, , , ,

Gregg Scoresby and Lauren McDanell and John Mayfield Judge VM16

Over a hundred twenty applicants put their startup in the game for Venture Madness 2016. There was a lot of talent and potential brewing as these were narrowed to 64 participants. Over the course of eight weeks, these startups pitched in bracket style matches to place in the top 16. The sweet 16 startups went head to head during the three day the Venture Madness Competition. We asked the judges to give us their main factor in choosing one over the other. Three key considerations echoed among them and resounded with Gregg Scoresby of Campus Logic: CLARITY ON BUSINESS MODEL, MARKET POTENTIAL, CUSTOMER TRACTION.

BUSINESS MODEL. Among the various sections of the business plan, having a clearly defined business model is critical. Make sure your presentation answers the basic question: “How do you plan to make money?” Who is your customer, what solution do you provide, what value do you deliver? How is that different from available options? How will you reach, acquire and keep customers? What is your cost structure and profit margin? And how ill you generate revenue? It is critical that the presenter clearly describe the flow of economics related to their particular technology, adds Matt Likens, President and CEO of Ulthera Division, Merz Device Innovation Center. He expands that “I also favor those companies that can establish a proprietary (either patent protection or a significant competitive advantage over anything else currently on the market) position with their technology/business model.”

MARKET POTENTIAL. Possibilities and probabilities must factor. According to Greg Head, Entrepreneur, VC, and Advisor, the startup must indicate the “likelihood of getting investors and paying them back.” Figure out your customer profile, the geographic area targeted, and the number of those people are in that area to determine your general market potential. Know also the number of competitors and their strengths (and vulnerabilities) in the market area. Conservatively estimate business you’ll take from them or how you will expand the customer base. That, in a nutshell, is the market potential of your business. John Mayfield, Principal, Peak Ventures, stressed the importance for startups to communicate the “strength of the team, magnitude of the opportunity, and the likelihood of success.”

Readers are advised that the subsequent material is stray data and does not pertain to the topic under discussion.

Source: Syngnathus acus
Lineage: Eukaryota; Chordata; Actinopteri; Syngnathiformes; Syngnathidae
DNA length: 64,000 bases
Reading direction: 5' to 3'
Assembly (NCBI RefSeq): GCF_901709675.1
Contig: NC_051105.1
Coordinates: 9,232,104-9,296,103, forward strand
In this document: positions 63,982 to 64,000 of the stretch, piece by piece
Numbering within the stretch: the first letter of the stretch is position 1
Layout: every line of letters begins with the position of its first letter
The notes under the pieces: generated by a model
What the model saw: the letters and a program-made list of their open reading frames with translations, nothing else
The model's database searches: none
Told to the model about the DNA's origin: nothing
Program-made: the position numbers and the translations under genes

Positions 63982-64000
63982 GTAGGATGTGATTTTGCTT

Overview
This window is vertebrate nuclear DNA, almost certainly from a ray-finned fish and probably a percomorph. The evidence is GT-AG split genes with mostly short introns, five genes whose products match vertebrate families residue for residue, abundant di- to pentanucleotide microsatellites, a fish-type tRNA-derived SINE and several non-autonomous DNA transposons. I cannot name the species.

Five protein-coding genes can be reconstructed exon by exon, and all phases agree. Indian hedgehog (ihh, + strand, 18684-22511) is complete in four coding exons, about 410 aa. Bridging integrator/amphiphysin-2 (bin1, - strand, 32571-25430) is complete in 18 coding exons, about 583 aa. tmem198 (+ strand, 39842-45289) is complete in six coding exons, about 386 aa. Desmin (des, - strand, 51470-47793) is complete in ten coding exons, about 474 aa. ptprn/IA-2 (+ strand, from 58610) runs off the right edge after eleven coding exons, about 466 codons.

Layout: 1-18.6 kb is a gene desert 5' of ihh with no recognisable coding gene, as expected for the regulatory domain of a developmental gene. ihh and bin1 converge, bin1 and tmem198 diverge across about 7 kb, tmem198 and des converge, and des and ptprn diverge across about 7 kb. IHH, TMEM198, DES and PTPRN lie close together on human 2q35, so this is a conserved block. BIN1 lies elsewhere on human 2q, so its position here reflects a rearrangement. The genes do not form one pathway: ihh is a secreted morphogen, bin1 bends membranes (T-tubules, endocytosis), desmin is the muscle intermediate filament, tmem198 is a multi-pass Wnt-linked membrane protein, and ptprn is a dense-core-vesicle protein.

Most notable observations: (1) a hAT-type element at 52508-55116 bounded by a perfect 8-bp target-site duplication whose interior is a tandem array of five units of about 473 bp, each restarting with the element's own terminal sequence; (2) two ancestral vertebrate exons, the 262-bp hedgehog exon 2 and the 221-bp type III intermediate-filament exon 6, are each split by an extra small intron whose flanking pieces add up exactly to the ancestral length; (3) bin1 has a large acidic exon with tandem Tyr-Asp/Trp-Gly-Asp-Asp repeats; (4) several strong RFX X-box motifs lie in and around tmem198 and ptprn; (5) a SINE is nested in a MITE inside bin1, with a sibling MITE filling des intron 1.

CUSTOMER TRACTION. Don’t present without numbers showing technological or customer or user traction—numbers that show people want your product. Conduct market tests or do a beta launch of your product so you can show customer interest, users joining, etc. “I look at revenue traction and growth,” reflects Travis Wood, Managing Director – Business Development, Silicon Valley Bank. So, don’t just come in with an idea—bring proof that it might be right.

From the start, Randy Gustafson, Vice President of Innovation, Arizona Commerce Authority, looks for indications of success. “While it is a combination of every section of their application and business plan, the overall ability for a company to be successful is a primary factor” for advancing in Venture Madness. “Stated differently, which startup has the best chance to actually scale their business successfully—and either grow it big, or have an exit,” Gustafson explains. Your presentations should always reflect the greatest possibilities for your startup. Sidnee Peck, CEO of SMART Brain Aging Inc, sums it up well. “The main factor that determined one startup winning over the other was traction on an exciting model in a large market.”

Get ready. See you at Venture Madness 2017.